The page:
““CEOs go to their vacation homes just after companies report favorable news, and CEOs return to headquarters right before subsequent news is released. More good news is released when CEOs are back at work, and CEOs appear not to leave headquarters at all if a firm has adverse news to disclose. When CEOs are away from the office, stock prices behave quietly with sharply lower volatility. Volatility increases immediately when CEOs return to work.” —David Yermack, a New York University finance professor, whose recently released study shows a correlation between when CEOs take their private jets on vacation and movements in their companies’ stock price ”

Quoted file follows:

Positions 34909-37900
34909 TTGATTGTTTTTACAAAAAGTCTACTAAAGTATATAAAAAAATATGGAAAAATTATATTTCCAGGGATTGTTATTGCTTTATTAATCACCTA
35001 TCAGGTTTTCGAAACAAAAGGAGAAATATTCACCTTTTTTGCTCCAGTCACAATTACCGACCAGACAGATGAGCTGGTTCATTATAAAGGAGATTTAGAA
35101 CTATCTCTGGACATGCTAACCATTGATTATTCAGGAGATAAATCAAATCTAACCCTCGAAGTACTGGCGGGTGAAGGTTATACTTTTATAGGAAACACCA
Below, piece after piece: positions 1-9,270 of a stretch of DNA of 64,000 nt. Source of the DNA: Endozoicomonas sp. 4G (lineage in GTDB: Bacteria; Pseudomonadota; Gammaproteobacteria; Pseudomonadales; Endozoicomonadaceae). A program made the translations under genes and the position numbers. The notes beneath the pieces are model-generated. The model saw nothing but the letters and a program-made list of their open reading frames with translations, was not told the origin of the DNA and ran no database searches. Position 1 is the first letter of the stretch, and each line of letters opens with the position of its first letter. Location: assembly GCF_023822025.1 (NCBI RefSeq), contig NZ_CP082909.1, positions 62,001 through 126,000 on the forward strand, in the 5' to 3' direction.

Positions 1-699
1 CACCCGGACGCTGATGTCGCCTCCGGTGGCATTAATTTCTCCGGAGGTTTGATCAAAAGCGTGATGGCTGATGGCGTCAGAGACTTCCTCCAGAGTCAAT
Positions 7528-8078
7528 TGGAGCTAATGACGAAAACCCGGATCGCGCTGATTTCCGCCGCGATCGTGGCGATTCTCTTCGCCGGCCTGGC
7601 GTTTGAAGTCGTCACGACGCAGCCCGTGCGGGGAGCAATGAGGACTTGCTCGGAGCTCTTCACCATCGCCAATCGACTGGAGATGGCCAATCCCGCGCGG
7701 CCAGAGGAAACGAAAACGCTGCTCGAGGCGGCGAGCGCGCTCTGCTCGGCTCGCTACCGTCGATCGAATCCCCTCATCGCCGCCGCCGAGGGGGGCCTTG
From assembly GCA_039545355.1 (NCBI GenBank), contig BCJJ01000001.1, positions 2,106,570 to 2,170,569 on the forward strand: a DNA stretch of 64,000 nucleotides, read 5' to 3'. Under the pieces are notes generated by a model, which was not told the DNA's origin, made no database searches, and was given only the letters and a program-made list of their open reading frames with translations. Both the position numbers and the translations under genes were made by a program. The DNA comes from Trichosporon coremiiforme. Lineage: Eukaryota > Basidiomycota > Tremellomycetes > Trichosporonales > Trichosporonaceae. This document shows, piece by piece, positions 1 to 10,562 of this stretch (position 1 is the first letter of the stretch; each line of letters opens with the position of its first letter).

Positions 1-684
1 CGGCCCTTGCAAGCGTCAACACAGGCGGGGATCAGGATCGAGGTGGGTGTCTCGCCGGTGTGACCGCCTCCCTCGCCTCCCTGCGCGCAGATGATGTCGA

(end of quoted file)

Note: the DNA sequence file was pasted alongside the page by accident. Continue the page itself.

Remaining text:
When the Boeing Business Jet made its debut in 1997, the manufacturer suggested that customers would put about $5 million to $7 million into the interior. Instead, the company discovered that owners were investing as much as $17 million to get everything they wanted, even if that meant adding weight and reducing the airplane's range. It seems nobody wanted to plunk down $51 million or so for a private jet and then settle for a passenger compartment with coach-class amenities.